How Are Male and Female Personalities Different?

Topic: Psychology and Personality
Words: 842 Pages: 3


Are male and female personalities different in combination with characteristics or qualities that form an individual’s distinctive character? Bill Cosby says, “Men and women belong to different species, and communication between them is still in its infancy” (Weisberg et al., 2022). He, like many others, believes that the gender differences between men and women are so significant that communication between genders may be complicated. While physical differences between the genders are clear, the question of psychological ones is far more complicated and contentious. There is usually a dispute about whether the causes are internal and biological or social and cultural – men and women are born differently, or culture shapes them differently. Some researchers are convinced that the differences are not significant or absent at all. Numerous examples from research and culture support this perspective of huge gender-connected personality distinctions (Hare-Mustin & Marecek, 2018). Men and women have different biological responsibilities, which leads to the fact that they vary mentally. Men’s and women’s personalities differ as women are warmer, friendlier, more anxious, and sensitive to their feelings, while men are more assertive and open to new ideas.

Traits as an Indicator of Personality Difference

To begin with, the fact that men and women exhibit differing amounts of certain traits confirms the presence of a distinction in personality. Traits are regular patterns of thoughts, feelings, motivations, and actions that a person exhibits in various contexts (Weisberg et al., 2022). Gender distinctions in personality characteristics are frequently defined by gender scores higher on average on each trait. A study by Weisberg et al. concludes that gender differences in personality traits are even more common than commonly reported. For each of the traits assessed, significant gender distinctions were found. Women assess their warmth, friendliness, anxiety, and sensitivity to their feelings more than men do (Weisberg et al., 2022). Men assess their assertiveness and receptivity to new ideas more than women do. Men scored better on one component of extraversion and another aspect of openness to experience, while women generally scored higher on agreeableness, neuroticism, and one aspect of openness to experience.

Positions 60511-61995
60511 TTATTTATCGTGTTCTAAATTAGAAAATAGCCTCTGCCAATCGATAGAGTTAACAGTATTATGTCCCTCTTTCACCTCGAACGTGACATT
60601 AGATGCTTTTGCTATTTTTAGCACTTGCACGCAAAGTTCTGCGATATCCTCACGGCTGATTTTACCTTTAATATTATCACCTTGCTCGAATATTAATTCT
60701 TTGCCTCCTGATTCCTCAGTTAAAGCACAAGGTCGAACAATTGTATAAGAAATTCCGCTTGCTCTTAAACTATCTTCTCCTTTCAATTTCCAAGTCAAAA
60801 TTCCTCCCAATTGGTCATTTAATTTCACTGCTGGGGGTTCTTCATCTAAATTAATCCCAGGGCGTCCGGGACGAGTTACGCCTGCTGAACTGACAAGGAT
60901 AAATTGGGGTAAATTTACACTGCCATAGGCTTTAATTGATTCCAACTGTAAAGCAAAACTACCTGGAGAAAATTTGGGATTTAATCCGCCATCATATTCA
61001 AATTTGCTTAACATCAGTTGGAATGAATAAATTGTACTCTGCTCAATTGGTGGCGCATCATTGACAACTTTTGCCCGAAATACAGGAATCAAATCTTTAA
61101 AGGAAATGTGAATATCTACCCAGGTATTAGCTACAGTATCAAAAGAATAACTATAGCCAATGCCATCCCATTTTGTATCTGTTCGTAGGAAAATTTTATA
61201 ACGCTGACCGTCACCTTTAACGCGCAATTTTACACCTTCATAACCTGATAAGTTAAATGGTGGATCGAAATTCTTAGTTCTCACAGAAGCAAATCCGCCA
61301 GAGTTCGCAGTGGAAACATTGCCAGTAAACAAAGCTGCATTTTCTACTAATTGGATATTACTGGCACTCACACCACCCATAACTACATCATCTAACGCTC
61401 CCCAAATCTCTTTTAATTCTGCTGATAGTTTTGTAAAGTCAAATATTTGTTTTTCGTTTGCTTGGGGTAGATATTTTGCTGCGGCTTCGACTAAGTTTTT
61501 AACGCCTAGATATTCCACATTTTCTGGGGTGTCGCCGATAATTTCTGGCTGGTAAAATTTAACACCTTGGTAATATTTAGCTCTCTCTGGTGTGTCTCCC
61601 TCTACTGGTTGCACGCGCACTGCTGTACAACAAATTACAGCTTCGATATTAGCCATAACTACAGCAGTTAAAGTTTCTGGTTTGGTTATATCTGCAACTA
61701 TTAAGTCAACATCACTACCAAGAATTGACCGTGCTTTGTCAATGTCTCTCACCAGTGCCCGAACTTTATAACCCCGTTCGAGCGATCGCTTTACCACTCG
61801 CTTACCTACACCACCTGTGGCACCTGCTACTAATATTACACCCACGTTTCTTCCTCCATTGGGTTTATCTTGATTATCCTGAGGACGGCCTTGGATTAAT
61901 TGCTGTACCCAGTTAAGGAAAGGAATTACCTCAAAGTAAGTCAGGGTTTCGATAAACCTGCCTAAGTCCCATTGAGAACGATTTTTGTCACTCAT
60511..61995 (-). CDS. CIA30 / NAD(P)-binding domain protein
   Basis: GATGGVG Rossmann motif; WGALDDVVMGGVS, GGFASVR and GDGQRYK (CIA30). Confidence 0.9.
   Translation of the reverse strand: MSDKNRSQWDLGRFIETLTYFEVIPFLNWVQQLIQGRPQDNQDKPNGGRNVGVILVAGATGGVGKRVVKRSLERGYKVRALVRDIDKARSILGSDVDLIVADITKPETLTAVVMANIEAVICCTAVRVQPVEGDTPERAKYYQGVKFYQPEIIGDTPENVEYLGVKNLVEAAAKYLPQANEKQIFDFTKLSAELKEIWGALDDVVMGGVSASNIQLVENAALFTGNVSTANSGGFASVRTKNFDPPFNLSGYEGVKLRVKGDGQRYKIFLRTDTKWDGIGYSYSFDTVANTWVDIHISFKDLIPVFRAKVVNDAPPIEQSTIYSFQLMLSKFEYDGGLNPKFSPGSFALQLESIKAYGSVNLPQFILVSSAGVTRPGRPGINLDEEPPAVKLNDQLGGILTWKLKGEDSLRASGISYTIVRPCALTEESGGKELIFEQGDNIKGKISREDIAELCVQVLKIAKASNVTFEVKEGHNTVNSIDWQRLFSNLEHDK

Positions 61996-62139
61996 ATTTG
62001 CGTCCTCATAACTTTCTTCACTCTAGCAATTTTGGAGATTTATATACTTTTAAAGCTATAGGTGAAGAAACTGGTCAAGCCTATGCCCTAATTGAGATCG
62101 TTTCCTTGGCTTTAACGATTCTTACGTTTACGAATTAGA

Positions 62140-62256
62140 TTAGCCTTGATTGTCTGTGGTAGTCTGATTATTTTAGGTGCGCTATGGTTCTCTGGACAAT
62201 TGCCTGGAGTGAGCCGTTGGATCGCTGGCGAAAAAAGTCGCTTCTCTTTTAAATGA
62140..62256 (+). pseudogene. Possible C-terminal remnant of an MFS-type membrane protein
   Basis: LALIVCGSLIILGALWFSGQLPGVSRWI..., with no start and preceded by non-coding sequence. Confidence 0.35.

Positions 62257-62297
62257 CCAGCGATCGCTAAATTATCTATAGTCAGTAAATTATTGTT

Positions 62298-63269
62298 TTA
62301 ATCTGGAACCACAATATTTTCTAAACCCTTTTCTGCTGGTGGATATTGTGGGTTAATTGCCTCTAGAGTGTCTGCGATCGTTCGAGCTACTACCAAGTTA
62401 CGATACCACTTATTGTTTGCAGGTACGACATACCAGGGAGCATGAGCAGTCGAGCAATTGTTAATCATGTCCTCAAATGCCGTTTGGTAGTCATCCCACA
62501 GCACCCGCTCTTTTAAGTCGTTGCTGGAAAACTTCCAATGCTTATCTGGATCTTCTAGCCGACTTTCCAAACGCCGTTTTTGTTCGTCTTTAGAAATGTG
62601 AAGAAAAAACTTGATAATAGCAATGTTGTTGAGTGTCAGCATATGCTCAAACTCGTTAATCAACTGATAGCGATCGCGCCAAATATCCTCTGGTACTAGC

The Influence of The Environment on Gender Differences

One of the factors confirming the differences in personalities between men and women is the distinction in moral judgments. Regardless of the environment of personality formation, gender dissimilarities are observed in this contest. Atari et al. compared the moral judgments of men and women from 67 countries across cultures, religions, and parenting traditions and found that women consistently scored higher than men on Caring, Fairness, and Cleanliness. In contrast, gender discrepancies in Loyalty and Authority were not significant and varied across cultures (Atari et al., 2020). An interesting and unexpected finding is that gender differences in moral judgments are greater in individualistic, Western, and gender-equal societies (Atari et al., 2020). This proves that with more free choice and the possibility of forming a gender-neutral personality, distinctions remain.